5. How far away are the bathrooms from the bedrooms?
They need to be within close proximity, especially for large or growing families. It is not good for harmonious living if teenagers are stomping up and down the hallway all night going from one end of the house to the other just to get to the bathroom.
6. Does the house have an intrinsic ‘wow factor’ that appeals to you?
Like an entrance hall and hallway that are so stunning you want to buy the property even before you get to the kitchen?
7. How functional is the kitchen?
Are the appliances in the right positions?
8. Does the quality of tiling in the bathroom continue throughout the house?
9. Do the floors sag near the fireplace?
One good way to test is to roll a marble. This usually means the stumps or bearers are gone or need replacing
10. Do the floorboards move?
This means there are hidden problems with the foundations of the house or the stumps or bearers are in need of repair.
11. Has the electrical wiring been updated recently or does the house still have the original power board?
If it does, you will probably be up for replacing the wiring. Ideally look for one that already has a circuit breaker installed.
12. Turn on a tap in the bathroom and check for water pressure (both hot and cold).
13. Is the painting a quality job or a cover-up with new paint?
14. Is there damp, that is, dark stains around the edge of the carpet?
Look under the house – smell it for damp.
15. Is there good sub-floor ventilation?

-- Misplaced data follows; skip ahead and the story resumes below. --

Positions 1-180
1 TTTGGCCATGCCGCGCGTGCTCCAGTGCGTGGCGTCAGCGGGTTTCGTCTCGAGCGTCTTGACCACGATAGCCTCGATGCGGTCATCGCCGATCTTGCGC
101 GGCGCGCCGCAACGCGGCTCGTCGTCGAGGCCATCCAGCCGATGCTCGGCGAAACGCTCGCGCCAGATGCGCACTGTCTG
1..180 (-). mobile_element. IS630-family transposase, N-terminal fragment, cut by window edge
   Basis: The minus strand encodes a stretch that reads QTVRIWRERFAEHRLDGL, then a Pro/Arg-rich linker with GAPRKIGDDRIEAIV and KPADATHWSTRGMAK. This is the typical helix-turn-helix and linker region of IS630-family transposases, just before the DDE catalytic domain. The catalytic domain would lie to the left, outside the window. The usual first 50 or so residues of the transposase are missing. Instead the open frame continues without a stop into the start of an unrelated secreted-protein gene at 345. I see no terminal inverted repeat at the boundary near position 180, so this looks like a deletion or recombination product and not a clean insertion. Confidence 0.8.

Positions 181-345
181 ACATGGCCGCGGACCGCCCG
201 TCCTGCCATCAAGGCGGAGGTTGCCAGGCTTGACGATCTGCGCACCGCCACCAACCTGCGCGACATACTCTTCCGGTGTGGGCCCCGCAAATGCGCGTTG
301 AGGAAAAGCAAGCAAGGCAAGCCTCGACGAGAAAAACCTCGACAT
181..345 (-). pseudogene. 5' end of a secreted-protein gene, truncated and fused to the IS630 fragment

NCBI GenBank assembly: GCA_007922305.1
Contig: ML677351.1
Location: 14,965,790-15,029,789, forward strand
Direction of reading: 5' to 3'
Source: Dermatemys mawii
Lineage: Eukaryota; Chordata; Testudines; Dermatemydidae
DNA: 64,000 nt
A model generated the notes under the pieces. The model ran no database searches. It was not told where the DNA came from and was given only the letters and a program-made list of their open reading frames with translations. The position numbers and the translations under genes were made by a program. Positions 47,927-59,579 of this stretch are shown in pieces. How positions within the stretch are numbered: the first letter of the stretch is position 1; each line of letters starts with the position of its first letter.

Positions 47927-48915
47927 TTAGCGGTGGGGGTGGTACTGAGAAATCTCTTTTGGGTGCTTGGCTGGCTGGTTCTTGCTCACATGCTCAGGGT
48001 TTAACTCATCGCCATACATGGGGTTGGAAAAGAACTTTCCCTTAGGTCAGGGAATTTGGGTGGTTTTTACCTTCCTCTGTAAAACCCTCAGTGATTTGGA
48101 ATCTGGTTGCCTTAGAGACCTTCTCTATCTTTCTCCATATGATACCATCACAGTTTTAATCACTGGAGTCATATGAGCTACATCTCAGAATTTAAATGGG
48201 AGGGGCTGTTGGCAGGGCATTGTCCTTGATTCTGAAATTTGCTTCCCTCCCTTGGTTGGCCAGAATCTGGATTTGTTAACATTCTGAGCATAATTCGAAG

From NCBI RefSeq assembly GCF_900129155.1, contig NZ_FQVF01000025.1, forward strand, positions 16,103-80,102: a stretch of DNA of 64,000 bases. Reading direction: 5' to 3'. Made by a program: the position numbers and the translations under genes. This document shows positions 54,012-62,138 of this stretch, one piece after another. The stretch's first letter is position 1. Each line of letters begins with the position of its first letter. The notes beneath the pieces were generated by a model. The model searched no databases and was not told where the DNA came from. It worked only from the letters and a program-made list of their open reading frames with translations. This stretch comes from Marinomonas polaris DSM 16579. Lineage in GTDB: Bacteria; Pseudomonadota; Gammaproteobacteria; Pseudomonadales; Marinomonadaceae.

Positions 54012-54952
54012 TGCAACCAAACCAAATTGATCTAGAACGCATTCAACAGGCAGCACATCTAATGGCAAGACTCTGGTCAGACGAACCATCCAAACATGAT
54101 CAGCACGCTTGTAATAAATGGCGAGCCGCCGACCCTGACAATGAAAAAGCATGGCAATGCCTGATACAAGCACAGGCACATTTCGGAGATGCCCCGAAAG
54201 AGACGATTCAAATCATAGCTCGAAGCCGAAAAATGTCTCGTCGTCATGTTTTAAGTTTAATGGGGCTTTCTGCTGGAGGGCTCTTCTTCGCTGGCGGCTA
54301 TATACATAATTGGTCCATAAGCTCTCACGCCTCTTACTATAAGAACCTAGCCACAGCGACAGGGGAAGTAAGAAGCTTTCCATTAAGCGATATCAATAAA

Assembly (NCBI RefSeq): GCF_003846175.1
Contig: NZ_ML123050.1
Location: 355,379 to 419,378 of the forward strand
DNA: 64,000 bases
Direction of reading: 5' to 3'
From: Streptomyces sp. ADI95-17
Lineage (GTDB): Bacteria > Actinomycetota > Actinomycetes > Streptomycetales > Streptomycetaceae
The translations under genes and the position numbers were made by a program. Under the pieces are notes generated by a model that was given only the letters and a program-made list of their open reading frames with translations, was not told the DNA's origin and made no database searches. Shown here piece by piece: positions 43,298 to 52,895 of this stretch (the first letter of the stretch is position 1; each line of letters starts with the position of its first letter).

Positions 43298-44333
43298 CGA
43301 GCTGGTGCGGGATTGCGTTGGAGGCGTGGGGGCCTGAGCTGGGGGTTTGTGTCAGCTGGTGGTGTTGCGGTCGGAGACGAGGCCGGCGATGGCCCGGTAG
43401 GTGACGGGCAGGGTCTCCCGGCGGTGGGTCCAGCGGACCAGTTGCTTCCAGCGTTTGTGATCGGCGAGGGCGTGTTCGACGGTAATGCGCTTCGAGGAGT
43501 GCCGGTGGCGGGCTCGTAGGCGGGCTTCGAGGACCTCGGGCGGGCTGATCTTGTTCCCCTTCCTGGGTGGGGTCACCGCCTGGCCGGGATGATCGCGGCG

16. Is there enough heating?
17. How old is the air-conditioning?
18. Is the gas connected?
19. Is there a sag in the roof line?
If there is, it usually means the trusses need replacing as it is structurally imperfect; more often than not the whole roof needs to be replaced.
20. Does the guttering need replacing?
21. Are there brown stains on the ceiling paintwork?
A sure sign of a leak.
22. What is the standard of the garden, including the plants and shrubs?
Are you prepared to maintain a garden requiring this level of commitment?
23. Are there any trees in the garden that could cause movement to the house foundations?
24. Is there enough car parking?
25. Is there easy access to the street from the driveway?
26. Does the land slope?
If it has too much slope then the yard is probably of little use for family enjoyment. Sometimes severely sloping land has severe drainage problems.
27. Does the back yard need additional drainage?
28. Does the house have a burglar alarm, or smoke alarms?
If so, is the burglar alarm monitored or unmonitored, and are the smoke alarms attached to the main power source?
29. Are the window furnishings on their last legs?
30. Will the light fittings need replacing?
31. Will the family room fit three teenagers?
As you can see, such a list is endless. When you are at an open for inspection, listen to what other prospective buyers are saying; in fact, talk to them. They might have picked up something you have forgotten to look for.